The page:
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When my children started watching The Great British Bake Off I noticed a big difference in the way they approached food. Every time I put a meal in front of them, they gave it a full critique. "I like what you've done here mum, but you've been a bit heavy-handed with the oregano."
And, when they particularly like something that I've cooked, they treat me to the "Paul Hollywood Handshake". Sadly for me, it doesn't happen very often.
Given the way that my kids have been influenced by GBBO, I was intrigued to read about new research that links cooking shows with food choices.
The study, published in the Journal of Nutrition Education and Behaviour, found that kids who watch cooking shows featuring healthy food are twice as likely to make healthy food choices than those who watch shows featuring unhealthy food.
Researchers in the Netherlands asked 125 kids aged between 10 and 12 to watch 10 minutes of one of two Dutch cooking shows designed for children (one health-focused, one not so much) and then offered them a snack as a reward for participating.
The children who watched the healthy food program typically chose an apple or sliced cucumber. In contrast, those who watched the unhealthy program more likely chose a handful of chips or salted mini pretzels.
Dr Frans Folkvord of Tilburg University led the study. "The findings from this study indicate cooking programs can be a promising tool for promoting positive changes in children's food-related preferences, attitudes, and behaviours," he said.
Sarah Appleford is the founder of Nutrition for Kids, an Australian holistic food blog. She tells Good Food that she isn't at all surprised by the results of the Dutch study. "Exposure, whether it's serving vegetables at each meal or watching others cook and eat, has proved time and time again to be the best way to encourage healthy eating amongst children," she says.
On top of this, Appleford says that children model behaviours from those around them, including their eating preferences. "If they're watching their peers and adults make and consume healthy food, they themselves are more likely to eat it, too," she says.
Of course, in addition to watching cooking shows on TV, there are lots of other ways to encourage children to get involved in food prep. Appleford suggests family trips to the farmers market to explore in-season fresh produce or making a game out of finding ingredients in the supermarket.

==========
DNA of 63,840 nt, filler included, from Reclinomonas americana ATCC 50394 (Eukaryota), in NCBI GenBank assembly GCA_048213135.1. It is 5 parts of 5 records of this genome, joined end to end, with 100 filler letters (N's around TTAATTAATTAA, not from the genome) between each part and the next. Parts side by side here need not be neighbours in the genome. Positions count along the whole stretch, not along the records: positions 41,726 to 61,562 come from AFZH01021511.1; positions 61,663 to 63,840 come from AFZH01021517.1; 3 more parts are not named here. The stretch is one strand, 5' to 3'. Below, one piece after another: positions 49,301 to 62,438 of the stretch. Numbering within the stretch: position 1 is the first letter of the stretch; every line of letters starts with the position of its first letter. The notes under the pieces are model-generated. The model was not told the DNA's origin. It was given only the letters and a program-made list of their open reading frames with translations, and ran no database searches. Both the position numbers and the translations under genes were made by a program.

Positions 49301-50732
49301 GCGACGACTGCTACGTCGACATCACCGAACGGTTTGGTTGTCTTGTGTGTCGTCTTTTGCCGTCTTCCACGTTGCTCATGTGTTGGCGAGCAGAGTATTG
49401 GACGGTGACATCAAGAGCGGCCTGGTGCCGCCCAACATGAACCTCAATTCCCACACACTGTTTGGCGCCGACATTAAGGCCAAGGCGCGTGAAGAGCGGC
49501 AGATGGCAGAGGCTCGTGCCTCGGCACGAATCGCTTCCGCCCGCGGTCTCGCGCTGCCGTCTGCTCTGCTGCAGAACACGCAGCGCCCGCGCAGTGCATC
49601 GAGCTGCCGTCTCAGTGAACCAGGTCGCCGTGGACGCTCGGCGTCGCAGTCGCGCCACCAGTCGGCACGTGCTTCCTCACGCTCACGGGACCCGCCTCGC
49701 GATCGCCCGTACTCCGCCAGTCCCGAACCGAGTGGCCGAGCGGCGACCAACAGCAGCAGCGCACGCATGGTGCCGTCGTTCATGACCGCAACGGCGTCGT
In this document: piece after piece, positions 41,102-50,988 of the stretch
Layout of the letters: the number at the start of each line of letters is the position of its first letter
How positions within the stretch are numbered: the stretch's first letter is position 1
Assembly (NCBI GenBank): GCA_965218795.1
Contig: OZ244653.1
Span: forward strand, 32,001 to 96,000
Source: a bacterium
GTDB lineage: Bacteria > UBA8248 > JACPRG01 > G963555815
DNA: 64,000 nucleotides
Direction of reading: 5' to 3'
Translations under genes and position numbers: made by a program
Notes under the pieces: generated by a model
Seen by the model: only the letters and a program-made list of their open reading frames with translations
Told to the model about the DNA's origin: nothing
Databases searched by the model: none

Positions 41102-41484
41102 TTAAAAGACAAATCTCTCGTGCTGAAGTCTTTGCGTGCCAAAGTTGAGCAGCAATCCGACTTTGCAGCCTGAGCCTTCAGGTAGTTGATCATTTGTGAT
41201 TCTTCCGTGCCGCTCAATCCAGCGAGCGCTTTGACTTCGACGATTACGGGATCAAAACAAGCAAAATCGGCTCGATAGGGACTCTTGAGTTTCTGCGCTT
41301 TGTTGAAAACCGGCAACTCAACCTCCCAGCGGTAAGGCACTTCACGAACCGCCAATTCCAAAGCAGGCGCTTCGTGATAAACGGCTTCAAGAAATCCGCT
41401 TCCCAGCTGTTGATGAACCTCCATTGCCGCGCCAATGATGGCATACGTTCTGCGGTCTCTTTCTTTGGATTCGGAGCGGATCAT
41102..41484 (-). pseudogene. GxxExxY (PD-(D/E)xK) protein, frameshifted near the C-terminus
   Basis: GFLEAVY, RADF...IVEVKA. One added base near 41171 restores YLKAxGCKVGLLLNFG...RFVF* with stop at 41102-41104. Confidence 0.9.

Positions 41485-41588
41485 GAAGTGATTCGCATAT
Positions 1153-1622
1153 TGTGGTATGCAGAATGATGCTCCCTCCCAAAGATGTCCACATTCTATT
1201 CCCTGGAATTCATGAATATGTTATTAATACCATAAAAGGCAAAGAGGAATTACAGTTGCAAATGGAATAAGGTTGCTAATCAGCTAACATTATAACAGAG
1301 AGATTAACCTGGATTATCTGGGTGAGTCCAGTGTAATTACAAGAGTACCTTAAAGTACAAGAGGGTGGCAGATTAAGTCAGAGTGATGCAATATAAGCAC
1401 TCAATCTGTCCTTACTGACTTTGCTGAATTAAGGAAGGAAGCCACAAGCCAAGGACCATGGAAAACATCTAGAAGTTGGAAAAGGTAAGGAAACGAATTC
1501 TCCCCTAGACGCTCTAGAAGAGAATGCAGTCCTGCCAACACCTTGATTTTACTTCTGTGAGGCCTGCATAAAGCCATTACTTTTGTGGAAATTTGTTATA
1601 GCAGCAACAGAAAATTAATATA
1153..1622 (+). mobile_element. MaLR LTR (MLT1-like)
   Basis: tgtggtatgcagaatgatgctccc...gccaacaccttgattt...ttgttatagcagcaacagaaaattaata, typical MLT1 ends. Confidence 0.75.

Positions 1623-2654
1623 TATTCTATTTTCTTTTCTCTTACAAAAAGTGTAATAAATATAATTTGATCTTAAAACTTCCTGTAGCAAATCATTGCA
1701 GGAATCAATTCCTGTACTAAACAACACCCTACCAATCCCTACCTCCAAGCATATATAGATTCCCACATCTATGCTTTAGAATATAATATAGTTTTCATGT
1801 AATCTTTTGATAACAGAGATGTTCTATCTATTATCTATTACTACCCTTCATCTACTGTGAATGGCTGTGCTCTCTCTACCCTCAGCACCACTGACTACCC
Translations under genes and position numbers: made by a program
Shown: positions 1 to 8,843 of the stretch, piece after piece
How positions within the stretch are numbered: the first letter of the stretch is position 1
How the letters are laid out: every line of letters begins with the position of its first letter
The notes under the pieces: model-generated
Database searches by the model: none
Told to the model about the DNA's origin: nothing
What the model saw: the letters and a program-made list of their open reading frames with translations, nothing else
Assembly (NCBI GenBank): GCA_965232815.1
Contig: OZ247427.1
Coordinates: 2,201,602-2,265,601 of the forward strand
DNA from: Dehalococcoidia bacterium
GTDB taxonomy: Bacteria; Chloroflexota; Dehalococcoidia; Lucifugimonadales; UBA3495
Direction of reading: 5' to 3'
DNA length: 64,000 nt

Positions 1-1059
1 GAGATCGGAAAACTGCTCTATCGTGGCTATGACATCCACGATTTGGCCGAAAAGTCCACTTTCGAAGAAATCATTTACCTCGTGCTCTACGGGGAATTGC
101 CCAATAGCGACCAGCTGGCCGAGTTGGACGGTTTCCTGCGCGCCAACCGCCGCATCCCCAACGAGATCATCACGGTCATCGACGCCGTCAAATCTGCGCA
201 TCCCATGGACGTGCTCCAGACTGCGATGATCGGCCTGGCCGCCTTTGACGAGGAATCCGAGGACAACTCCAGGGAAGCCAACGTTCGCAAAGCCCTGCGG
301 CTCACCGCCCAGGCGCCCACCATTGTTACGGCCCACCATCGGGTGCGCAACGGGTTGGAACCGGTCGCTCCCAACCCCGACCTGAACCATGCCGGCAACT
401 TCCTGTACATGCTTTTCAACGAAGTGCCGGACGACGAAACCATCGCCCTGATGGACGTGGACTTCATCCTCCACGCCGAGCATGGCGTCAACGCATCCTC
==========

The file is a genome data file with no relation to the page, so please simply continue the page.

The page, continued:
"You could plant a herb or vegetable garden with them. Allow them to choose a meal to cook together from a recipe book or website. Encourage them to help pack their own school lunch or make their afternoon snack," she adds.
Dietician and intuitive eating counsellor Nina Mills agrees that getting kids involved in the kitchen can help them to overcome food fears, increase the variety of food that they like and develop an enjoyment eating.
However, she suggests avoiding words like "healthy", "unhealthy", "good" and "bad" when talking to kids about food.
"Children are very black and white thinkers, so if our intentions behind getting kids involved in the kitchen is only for the purpose of 'healthy eating', we are creating environments in which disordered relationships with food, eating and body can take seed and flourish," Mills says.
So what are the best cooking shows for kids? Appleford and Mills suggest the following:
- MasterChef – for those kids who like a bit of competition.
- Gourmet Farmer – great to teach kids where food comes from.
- Jamie Oliver – captivating and fun with plenty of quick recipes to offer.
- Food Safari – for those kids who love travel.
- Salt Fat Acid Heat – for kids who are curious about food origins and traditions.